The Domesday entry refers to Raphael and reads as follows:-

Polperro HistoryRaphael. Aelfeva held it before 1066 and paid tax for 1 v. of land; 1/2 hide there, however. Land for 3 ploughs; 2 ploughs there; 3 slaves, 2 villagers, and 2 smallholders. Pasture 30 acres. Formerly 10 shillings; value now 7 shillings.

In about 1212 documents regarding a mill and one ferling of land in Roddun (which seems unidentified) were witnessed by Richard de Kygad or Richard de Kylgat. (These are earliest renditions of the modern day name of Killigarth).

In the Accounts of the Earldom of Cornwall, 1296/7 there is a latin record which reads:-

...Et de 5s de Thoma filio Pauli de La Metyn et socio et decenis de La Metyn et KILGATH pro assista fracta et concello

The next record is entry in the Survey and Loan of 1522:

Talland parish
Richard Coode lord of the manor of Kylgath John Jose steward there, 6 pounds.

Richard Carew of Anthony wrote a Survey of Cornwall published in 1602 and this too mentions Killigarth Mill:-

'It yeeldeth a large viewe of the South coast, and was itselfe, in Sir Williams time, much visited, through his frank invitings.


Early in the 17th Century, John Norden has a brief and similar entry:

Killigath, a howse sometimes Sir William Beiulls, now his late Ladyes. ...It is a very pleasant seate nere the sea side.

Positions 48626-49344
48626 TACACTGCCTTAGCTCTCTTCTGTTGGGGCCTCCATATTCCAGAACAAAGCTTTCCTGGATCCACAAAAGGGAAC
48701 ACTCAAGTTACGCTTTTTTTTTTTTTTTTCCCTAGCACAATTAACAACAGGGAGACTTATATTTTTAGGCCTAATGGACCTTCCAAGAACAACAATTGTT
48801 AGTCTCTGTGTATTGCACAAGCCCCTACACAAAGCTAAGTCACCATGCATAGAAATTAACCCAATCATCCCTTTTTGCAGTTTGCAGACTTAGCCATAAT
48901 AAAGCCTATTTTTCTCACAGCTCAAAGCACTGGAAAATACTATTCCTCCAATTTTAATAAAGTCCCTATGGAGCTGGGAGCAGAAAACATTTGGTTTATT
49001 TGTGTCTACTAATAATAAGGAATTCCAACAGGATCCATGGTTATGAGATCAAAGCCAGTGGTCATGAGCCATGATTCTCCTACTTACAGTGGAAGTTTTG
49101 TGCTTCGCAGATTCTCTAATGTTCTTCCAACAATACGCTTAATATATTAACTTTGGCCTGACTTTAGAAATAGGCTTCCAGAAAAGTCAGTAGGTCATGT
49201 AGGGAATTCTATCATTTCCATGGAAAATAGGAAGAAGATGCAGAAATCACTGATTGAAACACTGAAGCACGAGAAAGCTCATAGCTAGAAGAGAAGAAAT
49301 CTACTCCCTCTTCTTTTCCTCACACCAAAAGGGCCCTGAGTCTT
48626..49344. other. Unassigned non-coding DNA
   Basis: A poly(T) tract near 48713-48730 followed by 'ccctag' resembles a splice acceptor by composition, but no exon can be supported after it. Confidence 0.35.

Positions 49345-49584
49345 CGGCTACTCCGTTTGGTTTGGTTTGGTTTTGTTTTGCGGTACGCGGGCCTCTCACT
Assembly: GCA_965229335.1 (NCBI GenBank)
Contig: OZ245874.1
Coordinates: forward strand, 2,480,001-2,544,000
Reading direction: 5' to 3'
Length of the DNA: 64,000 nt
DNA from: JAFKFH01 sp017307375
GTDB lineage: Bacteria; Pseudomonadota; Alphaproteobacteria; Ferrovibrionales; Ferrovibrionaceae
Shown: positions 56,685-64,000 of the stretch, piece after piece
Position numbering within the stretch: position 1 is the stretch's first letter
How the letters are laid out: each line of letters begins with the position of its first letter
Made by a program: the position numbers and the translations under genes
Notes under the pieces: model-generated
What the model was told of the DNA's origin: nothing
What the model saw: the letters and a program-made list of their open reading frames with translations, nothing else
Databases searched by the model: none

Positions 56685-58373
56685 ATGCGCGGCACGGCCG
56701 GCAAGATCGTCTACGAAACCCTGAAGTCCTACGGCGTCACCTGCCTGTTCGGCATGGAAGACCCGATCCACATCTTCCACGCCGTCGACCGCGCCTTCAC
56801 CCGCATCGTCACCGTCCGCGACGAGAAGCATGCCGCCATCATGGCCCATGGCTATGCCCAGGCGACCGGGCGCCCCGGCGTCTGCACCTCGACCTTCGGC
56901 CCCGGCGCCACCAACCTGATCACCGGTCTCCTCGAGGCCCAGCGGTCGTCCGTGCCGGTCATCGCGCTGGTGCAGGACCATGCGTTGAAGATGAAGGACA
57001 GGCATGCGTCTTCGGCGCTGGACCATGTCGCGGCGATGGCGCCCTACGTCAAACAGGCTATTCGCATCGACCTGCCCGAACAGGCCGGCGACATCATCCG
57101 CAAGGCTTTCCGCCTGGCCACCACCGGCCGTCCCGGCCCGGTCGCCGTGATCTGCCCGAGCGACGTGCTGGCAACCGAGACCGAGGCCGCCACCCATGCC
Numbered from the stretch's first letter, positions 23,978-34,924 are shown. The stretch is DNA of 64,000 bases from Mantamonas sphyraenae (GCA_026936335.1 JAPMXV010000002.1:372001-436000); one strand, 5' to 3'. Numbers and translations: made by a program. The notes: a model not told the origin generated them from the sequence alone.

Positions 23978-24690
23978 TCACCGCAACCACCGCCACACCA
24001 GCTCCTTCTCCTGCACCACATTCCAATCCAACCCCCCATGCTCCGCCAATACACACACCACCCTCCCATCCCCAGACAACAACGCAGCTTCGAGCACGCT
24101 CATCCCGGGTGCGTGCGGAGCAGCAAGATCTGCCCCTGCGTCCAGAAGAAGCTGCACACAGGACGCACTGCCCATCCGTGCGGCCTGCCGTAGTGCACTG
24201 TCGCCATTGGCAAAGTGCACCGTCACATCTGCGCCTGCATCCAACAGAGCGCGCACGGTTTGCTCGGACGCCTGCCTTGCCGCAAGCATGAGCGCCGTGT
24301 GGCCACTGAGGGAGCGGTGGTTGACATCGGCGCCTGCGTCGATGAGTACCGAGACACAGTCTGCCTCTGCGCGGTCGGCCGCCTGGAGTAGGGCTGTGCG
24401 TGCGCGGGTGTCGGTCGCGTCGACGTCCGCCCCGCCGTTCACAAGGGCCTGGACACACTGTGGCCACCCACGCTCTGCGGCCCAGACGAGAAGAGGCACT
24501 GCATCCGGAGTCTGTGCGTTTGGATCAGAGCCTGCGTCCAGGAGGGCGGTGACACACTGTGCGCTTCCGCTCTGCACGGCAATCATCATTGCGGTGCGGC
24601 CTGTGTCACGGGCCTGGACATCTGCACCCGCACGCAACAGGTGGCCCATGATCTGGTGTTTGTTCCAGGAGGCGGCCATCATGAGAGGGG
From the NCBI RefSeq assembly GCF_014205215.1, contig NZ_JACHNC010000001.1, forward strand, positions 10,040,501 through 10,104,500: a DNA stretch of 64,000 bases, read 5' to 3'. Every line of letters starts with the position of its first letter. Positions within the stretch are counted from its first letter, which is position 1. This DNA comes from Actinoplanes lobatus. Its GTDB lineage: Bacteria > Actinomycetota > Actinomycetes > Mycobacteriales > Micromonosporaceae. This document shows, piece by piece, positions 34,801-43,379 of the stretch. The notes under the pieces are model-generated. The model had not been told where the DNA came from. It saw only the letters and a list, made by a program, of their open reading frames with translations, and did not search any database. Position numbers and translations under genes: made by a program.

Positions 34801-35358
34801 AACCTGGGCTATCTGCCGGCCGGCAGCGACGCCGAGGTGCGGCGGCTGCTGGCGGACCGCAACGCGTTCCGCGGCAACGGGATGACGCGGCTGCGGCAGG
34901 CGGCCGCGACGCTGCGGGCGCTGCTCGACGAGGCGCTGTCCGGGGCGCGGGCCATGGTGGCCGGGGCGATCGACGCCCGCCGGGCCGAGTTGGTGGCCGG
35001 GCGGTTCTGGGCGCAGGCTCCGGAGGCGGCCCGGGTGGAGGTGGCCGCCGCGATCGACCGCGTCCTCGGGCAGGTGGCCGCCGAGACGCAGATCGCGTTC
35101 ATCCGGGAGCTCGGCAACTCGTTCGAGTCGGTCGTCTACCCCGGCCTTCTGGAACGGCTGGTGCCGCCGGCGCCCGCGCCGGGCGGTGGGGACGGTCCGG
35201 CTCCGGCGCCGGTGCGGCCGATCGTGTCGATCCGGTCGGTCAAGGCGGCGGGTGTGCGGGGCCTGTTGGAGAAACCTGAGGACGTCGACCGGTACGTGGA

There is some debate over the origin of the name 'Crumplehorn'. Tradition has it that it probably originated from curly horned sheep or cows which grazed on the surrounding hillsides.

The Cornish Record Office has this entry:-

CRUMPLEHORN
Tremylhorne 1565 HendMSS., Trembelhorne 1594 ib., Cremblehorne 1706 RecovR. Clearly a late corruption of some Cornish place name in Tre-. The second element might be a personal name such as Maelhorn, from O.British Maglo-isarnos, 'iron prince'.

Crumplehorn InnO. J. Padel, a place names expert, writes this:-

"There is a poor supply of early spellings for this name. The only ones that I know of were found by Charles Henderson, who cited the two spellings Temylhorne 1565 and Termblehorn 1594, from deeds. After that, there is Cremblehorn 1706, and the modern form first appears as Crumple Horn 1813 (OS. 1" Map).

However, even these forms are sufficient to give an idea of how the name originated and developed. The seemingly-English modern form is evidently misleading, being a reinterpretation or corruption of an ancient Cornish language name, which probably took the form Tre-melhorn, which would be 'farmstead (or estate, tre) of a man called Melhorn'. This Cornish man's name is not recorded, but it would have been the exact Cornish equivalent of the attested Old Breton man's name Maelhoiarn (dated 863), found in the Cartulary of Redon.

Such a place-name would, unusually, have been stressed not on the second syllable (as normally in Cornish place-names) but on the final one. In names which are thus stressed on the final syllable, the stress is liable to move to the first syllable. Thus we can legitimately surmise that an original name Tre-melhorn would have become Tremelhorn; and then seemingly Tremblehorn, or something like it (as suggested by the form of 1594). Later still, by folk-etymology (re-interpretation) the name became assimilated to an existing English phrase 'crumple-horn', meaning twisted horn, although that was not the original meaning of the name."